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Rudy's Stories
Rudy Brandt was a motorman for the Market Street Railway during the war years of 1942-43. Often he was assigned to the San Mateo Interurban. In late 1943 he joined the Pacific Electric. Below are a series of short vignettes of Rudy's experiences as a 40-line motorman.
The Wandering Shelter

Lindenville was a World War II naval housing project built along the 40-line south of South San Francisco. A small shelter was built to serve this development.

As my southbound 40 neared Lindenville, Halloween 1943, much to my surprise, the shelter had been placed on the southbound track. While my conductor left the car to telephone the barn for help, I "enlisted" a group of onboard Navy Seabees to lift the shelter to the side of the tracks. By the time the railway came to our aid we were heading down the private right-of-way toward San Mateo.

Returning from San Mateo, I discovered that the Lindenville shelter was now on the northbound track! Since we had no Seabees to remove the shelter I called the Geneva Car House for help.

The guy at the barn yelled to me on the phone, "Rudy, what the hell have you been drinking? I sent the crew down and there was no shelter on the tracks! What Gives Now?" Finally with the help of the Geneva work car we got the shelter clear so we could continue toward Daly City. 

The Night the Police Rode

Sometimes the Navy boys from Tranforan Naval Base at San Bruno would stir things up. Heading northbound at early dusk with a crowded car of naval personnel we had a small fire. The local fire department was called to put out the fire. I decided, however, to keep the 1225 "in service." It turned out that the only light that would work after the fire was the headlight. In the darkness, the sailors started to "whoop it up." In almost no time a full-blown party was going on. The noise was getting louder by the minute.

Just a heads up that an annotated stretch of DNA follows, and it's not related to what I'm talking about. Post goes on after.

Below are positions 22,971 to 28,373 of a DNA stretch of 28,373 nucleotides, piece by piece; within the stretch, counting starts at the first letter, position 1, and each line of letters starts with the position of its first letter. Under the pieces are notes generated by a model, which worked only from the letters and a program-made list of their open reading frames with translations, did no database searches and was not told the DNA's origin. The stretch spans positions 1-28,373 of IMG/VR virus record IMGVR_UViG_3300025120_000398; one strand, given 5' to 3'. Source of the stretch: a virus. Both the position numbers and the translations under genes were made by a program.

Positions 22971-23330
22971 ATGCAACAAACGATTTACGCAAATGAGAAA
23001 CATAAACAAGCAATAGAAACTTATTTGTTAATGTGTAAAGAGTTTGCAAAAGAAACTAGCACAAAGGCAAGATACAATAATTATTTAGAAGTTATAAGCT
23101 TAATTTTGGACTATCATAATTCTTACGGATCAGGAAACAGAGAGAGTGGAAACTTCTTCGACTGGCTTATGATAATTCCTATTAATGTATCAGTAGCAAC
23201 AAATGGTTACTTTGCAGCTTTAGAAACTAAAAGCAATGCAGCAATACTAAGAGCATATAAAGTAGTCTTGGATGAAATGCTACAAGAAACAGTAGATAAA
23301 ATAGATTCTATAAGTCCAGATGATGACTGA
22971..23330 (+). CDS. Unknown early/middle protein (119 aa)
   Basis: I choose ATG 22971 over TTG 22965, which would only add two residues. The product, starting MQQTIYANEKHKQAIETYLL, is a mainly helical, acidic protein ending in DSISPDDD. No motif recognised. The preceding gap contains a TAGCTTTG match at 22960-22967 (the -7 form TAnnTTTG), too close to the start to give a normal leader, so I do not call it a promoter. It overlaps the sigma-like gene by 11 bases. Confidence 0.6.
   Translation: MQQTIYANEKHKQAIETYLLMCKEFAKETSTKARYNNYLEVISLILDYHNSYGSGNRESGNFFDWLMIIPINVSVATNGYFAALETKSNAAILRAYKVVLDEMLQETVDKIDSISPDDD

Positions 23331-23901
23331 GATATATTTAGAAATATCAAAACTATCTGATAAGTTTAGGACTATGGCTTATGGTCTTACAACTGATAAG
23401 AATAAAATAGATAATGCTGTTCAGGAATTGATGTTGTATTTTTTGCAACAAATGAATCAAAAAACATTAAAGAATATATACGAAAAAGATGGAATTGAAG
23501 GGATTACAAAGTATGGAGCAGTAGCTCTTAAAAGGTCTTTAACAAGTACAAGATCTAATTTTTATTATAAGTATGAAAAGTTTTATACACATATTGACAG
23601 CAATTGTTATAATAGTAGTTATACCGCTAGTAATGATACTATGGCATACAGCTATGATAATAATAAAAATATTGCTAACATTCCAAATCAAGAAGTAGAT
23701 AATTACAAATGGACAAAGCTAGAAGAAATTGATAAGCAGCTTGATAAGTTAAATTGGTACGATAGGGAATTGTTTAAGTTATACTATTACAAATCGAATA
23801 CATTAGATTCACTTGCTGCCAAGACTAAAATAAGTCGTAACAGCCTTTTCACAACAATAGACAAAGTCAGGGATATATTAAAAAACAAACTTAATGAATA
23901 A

By the time the car got to Daly City, enough residents had complained about the noise that the police stopped the car in its tracks. All on board, including myself and my conductor, were placed under arrest. Eventually a Sergeant came and asked, "What's going on?" The arresting officer stated the problem. The Sergeant asked the officer, "What are we to do with this car?" It was decided to have the Daly City police ride the car to the county line. At the county line a San Francisco police officer boarded. He rode to the terminal at 5th and Market Streets where he asked me, "where is the car now going?" I replied, "to the Geneva Car House." At the Geneva Car House the officer let myself and my conductor "go." As he vanished into the night he yelled, "I enjoyed the ride."

The Hide-A-Ways

The Railway always had an inspector (to control scheduling) stationed at Mission and Onondaga Streets. One night Mike the inspector had a dilemma. A car and its crew were missing! He jumped onto my car and announced that he would ride with me until he spotted the wayward trolley. We went all the way to 5th and Mission Streets without a sighting. As we headed outbound, an idea came to me. As a railfan wartime replacement I knew the physical plant of the Market Street Railway. I was aware of "dead" trackage that could be used for hiding--the old "quarry spur" at Daly City. At the junction with the spur I stopped the interurban. Mike and I rapidly walked up the short spur track. We found the missing car and crew. The crew had their bottles and "women of the night." The sight did not amuse the inspector. Railway careers ended.